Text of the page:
Essential International Law Cases for the Classroom

by Duncan Hollis

The S.S. LotusI’m teaching my favorite class–International Law–again this fall. As usual, I’m also trying to find ways to fit a few new, important cases into my coverage (e.g., Sanchez-Llamas, Hamdan). Meanwhile, I see that Prawfsblawg has started an admirable “research canons” series to give young academics the research tools they need to do scholarship in particular areas (look for international law to be covered 10/10/06). This got me wondering about what cases are indispensable to studying international law. Now, obviously, the definition of “indispensable” may vary depending on what particular area(s) of international law interest you. Still, what if you had to pick five “core” cases for teaching an introduction to international law? What cases would you choose? Would you include cases for their doctrine, even if they’re a bit dry (see, e.g., Tadic). Do you choose the most current pronouncement on an area of international law, or, go with an earlier case that gets class discussion going (e.g., Oil Platforms v. Nicaragua)? What about the case no one else teaches? Does that make the list if it happens to work for you (see, my No. 2 below, which, I’d urge people to read as a near-perfect introduction to monist, dualist and harmonization approaches to the relationship between international and domestic law). There’s lots to think about, and I’m sure everyone may have their own list (although I’ll be interested to see what overlap, if any, exists). Indeed, hypothetically speaking, one could waste an entire Friday afternoon crafting a top five list. Here’s mine:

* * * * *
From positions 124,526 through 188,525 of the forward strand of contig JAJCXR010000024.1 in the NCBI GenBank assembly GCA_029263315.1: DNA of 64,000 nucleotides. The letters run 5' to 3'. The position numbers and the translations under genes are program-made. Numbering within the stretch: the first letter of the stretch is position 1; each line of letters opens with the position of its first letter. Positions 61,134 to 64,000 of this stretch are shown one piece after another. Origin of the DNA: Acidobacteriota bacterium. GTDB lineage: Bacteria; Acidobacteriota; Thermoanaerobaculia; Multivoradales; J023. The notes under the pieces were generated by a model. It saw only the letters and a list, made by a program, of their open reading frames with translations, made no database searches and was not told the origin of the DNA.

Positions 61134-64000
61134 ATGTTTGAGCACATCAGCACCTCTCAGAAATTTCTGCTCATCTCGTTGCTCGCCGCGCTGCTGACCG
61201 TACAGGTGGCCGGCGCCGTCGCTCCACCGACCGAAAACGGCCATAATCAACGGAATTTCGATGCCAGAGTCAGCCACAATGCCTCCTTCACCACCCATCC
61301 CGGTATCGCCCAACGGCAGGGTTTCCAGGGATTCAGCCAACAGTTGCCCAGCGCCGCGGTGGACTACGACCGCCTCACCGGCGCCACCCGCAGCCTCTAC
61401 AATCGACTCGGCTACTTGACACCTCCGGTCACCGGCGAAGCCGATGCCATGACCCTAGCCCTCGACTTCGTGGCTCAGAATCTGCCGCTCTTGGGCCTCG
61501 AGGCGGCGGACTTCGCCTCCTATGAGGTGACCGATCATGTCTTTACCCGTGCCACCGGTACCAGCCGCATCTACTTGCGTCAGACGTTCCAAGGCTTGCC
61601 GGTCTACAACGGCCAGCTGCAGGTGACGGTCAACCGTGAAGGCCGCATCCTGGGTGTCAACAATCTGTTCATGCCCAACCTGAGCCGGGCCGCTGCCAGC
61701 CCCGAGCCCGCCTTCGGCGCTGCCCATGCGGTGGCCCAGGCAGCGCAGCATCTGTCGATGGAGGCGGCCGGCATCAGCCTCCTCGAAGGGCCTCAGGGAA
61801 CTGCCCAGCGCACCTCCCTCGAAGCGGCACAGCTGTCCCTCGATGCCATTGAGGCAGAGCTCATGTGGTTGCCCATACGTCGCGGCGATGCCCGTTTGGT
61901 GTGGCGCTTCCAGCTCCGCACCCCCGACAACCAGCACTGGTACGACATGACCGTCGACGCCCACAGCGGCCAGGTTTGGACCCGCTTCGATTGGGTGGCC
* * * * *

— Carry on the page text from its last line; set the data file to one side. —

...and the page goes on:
(1) The S.S. Lotus (France v. Turkey), 1927 PCIJ (Ser. A) No.10 (pictured above)
(2) Mortensen v. Peters, 8 Sess. Cas. (5th Ser.) 93 (1906)
(3) Case Concerning Military and Paramilitaty Acitivites in and Against Nicaragua (Nicaragua v. United States) 1984 ICJ 169, 1986 ICJ 14
(4) Filartiga v. Pena-Irala, 630 F.2d 876 (2d Cir. 1980)
(5) United States-Import Prohibition of Certain Shrimp and Shrimp Products (“Shrimp Turtle”) DS58/AB/R (1998)

What cases make your list?

http://opiniojuris.org/2006/09/08/essential-international-law-cases-for-the-classroom/

4 Responses

  1. True. It is almost impossible to pick five. These would be those at the top of my list

    1. Chorzow factory (law on state responsibility)

    2. Reparation for injuries suffered in the service of the UN (legal personality in the IL)

    3. Gabcikovo – Nagymaros (excellent for law of the treaties)

    4. Nicaragua

    5. Soering (ECtHR) One of the most influential HR cases

  2. For European human rights law I would think it’s

    * Soering v United Kingdom

    * Ireland v United Kingdom

    * Dudgeon v United Kingdom/Norris v Ireland

    * A, X &Ors v Secretary of State

    * The Greek Case

  3. I won’t have any degree to hang on my wall to show for it

    (well, I don’t do such things anyway), but I’m getting a first-rate legal education here, so keep those lists (and links) coming!

  4. BTW I am astounded that the Pinochet cases haven’t made the general pub int lists….are they taught as compulsively in the States as in Europe??? (BTW Chilean high court held he could be indicted for torture today….). If I could have ‘substitutes’ on my list for European HRL I’d include Pinochet (Nos. 1 &2); Shah &Isman v. Secretary of State; Kavanagh v Governor of Mountjoy Prison (Irish S.Ct.)….oh so many….

    There should be dedicated courses in the US on European human rights law just to prove that international rights law really CAN work!!!

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